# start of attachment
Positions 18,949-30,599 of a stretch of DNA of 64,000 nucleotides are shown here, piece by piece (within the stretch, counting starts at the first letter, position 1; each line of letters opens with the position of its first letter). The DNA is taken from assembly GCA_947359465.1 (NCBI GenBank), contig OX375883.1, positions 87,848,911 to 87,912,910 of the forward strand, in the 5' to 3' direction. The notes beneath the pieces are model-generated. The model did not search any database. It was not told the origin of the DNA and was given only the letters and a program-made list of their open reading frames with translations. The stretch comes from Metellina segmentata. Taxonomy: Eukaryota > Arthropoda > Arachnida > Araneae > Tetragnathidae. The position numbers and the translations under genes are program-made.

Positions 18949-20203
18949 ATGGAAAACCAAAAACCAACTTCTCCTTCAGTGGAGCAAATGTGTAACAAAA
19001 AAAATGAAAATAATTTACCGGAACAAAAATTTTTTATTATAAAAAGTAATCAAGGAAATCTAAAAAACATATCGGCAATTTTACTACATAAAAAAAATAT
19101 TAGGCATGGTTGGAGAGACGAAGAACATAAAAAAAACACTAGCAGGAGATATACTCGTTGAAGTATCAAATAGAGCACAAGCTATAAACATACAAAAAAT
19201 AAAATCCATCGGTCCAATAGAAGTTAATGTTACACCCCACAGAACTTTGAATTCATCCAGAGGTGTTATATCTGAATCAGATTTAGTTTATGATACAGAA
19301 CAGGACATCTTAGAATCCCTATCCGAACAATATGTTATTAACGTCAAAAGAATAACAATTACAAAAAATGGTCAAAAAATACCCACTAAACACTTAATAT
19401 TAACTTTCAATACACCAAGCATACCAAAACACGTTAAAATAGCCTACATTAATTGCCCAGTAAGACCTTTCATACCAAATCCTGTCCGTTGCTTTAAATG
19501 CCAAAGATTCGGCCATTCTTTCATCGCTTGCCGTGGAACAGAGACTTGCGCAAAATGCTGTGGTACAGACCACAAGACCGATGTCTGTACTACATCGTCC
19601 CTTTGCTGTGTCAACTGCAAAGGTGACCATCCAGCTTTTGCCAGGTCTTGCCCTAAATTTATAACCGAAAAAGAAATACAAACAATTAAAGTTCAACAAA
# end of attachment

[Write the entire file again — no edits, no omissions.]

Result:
Positions 18,949-30,599 of a stretch of DNA of 64,000 nucleotides are shown here, piece by piece (within the stretch, counting starts at the first letter, position 1; each line of letters opens with the position of its first letter). The DNA is taken from assembly GCA_947359465.1 (NCBI GenBank), contig OX375883.1, positions 87,848,911 to 87,912,910 of the forward strand, in the 5' to 3' direction. The notes beneath the pieces are model-generated. The model did not search any database. It was not told the origin of the DNA and was given only the letters and a program-made list of their open reading frames with translations. The stretch comes from Metellina segmentata. Taxonomy: Eukaryota > Arthropoda > Arachnida > Araneae > Tetragnathidae. The position numbers and the translations under genes are program-made.

Positions 18949-20203
18949 ATGGAAAACCAAAAACCAACTTCTCCTTCAGTGGAGCAAATGTGTAACAAAA
19001 AAAATGAAAATAATTTACCGGAACAAAAATTTTTTATTATAAAAAGTAATCAAGGAAATCTAAAAAACATATCGGCAATTTTACTACATAAAAAAAATAT
19101 TAGGCATGGTTGGAGAGACGAAGAACATAAAAAAAACACTAGCAGGAGATATACTCGTTGAAGTATCAAATAGAGCACAAGCTATAAACATACAAAAAAT
19201 AAAATCCATCGGTCCAATAGAAGTTAATGTTACACCCCACAGAACTTTGAATTCATCCAGAGGTGTTATATCTGAATCAGATTTAGTTTATGATACAGAA
19301 CAGGACATCTTAGAATCCCTATCCGAACAATATGTTATTAACGTCAAAAGAATAACAATTACAAAAAATGGTCAAAAAATACCCACTAAACACTTAATAT
19401 TAACTTTCAATACACCAAGCATACCAAAACACGTTAAAATAGCCTACATTAATTGCCCAGTAAGACCTTTCATACCAAATCCTGTCCGTTGCTTTAAATG
19501 CCAAAGATTCGGCCATTCTTTCATCGCTTGCCGTGGAACAGAGACTTGCGCAAAATGCTGTGGTACAGACCACAAGACCGATGTCTGTACTACATCGTCC
19601 CTTTGCTGTGTCAACTGCAAAGGTGACCATCCAGCTTTTGCCAGGTCTTGCCCTAAATTTATAACCGAAAAAGAAATACAAACAATTAAAGTTCAACAAA